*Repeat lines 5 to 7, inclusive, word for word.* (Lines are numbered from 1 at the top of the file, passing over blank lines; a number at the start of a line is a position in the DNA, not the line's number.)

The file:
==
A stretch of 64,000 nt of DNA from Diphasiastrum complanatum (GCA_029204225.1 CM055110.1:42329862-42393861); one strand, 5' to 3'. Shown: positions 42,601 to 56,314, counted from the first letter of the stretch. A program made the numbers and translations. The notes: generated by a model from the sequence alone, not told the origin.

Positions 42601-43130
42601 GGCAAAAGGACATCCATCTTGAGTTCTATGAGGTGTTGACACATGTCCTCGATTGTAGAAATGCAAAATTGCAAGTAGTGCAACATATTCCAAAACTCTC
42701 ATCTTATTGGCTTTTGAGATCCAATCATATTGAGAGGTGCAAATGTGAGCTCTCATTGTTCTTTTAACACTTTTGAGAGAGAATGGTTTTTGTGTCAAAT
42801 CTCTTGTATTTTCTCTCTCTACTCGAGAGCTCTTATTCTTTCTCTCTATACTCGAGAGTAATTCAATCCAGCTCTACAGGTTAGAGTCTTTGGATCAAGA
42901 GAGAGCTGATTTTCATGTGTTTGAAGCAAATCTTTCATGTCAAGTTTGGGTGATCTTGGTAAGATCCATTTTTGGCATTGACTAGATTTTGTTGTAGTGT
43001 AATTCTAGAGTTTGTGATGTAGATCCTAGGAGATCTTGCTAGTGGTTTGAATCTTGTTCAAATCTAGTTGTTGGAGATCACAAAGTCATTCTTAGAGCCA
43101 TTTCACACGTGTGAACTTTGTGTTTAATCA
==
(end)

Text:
42801 CTCTTGTATTTTCTCTCTCTACTCGAGAGCTCTTATTCTTTCTCTCTATACTCGAGAGTAATTCAATCCAGCTCTACAGGTTAGAGTCTTTGGATCAAGA
42901 GAGAGCTGATTTTCATGTGTTTGAAGCAAATCTTTCATGTCAAGTTTGGGTGATCTTGGTAAGATCCATTTTTGGCATTGACTAGATTTTGTTGTAGTGT
43001 AATTCTAGAGTTTGTGATGTAGATCCTAGGAGATCTTGCTAGTGGTTTGAATCTTGTTCAAATCTAGTTGTTGGAGATCACAAAGTCATTCTTAGAGCCA